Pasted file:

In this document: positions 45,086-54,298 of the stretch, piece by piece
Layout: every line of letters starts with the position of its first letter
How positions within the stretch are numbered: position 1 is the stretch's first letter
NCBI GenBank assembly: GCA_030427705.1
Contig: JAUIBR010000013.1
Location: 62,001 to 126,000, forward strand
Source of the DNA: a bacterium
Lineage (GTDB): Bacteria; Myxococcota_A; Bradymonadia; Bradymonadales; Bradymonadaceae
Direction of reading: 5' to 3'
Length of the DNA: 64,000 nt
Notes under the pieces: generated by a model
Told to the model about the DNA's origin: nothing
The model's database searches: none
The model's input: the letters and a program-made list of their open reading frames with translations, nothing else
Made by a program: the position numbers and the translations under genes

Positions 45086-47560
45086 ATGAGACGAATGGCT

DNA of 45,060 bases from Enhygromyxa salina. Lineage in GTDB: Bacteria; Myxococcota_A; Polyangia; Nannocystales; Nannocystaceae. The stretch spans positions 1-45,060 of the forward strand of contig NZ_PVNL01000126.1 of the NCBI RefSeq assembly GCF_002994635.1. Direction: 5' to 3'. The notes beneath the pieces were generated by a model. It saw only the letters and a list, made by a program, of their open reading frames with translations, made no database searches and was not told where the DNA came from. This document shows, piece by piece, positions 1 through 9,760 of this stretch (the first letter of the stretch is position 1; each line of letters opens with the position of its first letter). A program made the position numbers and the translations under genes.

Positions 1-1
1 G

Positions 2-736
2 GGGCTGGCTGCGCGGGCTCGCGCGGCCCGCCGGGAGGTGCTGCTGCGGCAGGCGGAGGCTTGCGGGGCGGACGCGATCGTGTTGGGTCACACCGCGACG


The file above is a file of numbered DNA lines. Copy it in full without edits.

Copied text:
In this document: positions 45,086-54,298 of the stretch, piece by piece
Layout: every line of letters starts with the position of its first letter
How positions within the stretch are numbered: position 1 is the stretch's first letter
NCBI GenBank assembly: GCA_030427705.1
Contig: JAUIBR010000013.1
Location: 62,001 to 126,000, forward strand
Source of the DNA: a bacterium
Lineage (GTDB): Bacteria; Myxococcota_A; Bradymonadia; Bradymonadales; Bradymonadaceae
Direction of reading: 5' to 3'
Length of the DNA: 64,000 nt
Notes under the pieces: generated by a model
Told to the model about the DNA's origin: nothing
The model's database searches: none
The model's input: the letters and a program-made list of their open reading frames with translations, nothing else
Made by a program: the position numbers and the translations under genes

Positions 45086-47560
45086 ATGAGACGAATGGCT

DNA of 45,060 bases from Enhygromyxa salina. Lineage in GTDB: Bacteria; Myxococcota_A; Polyangia; Nannocystales; Nannocystaceae. The stretch spans positions 1-45,060 of the forward strand of contig NZ_PVNL01000126.1 of the NCBI RefSeq assembly GCF_002994635.1. Direction: 5' to 3'. The notes beneath the pieces were generated by a model. It saw only the letters and a list, made by a program, of their open reading frames with translations, made no database searches and was not told where the DNA came from. This document shows, piece by piece, positions 1 through 9,760 of this stretch (the first letter of the stretch is position 1; each line of letters opens with the position of its first letter). A program made the position numbers and the translations under genes.

Positions 1-1
1 G

Positions 2-736
2 GGGCTGGCTGCGCGGGCTCGCGCGGCCCGCCGGGAGGTGCTGCTGCGGCAGGCGGAGGCTTGCGGGGCGGACGCGATCGTGTTGGGTCACACCGCGACG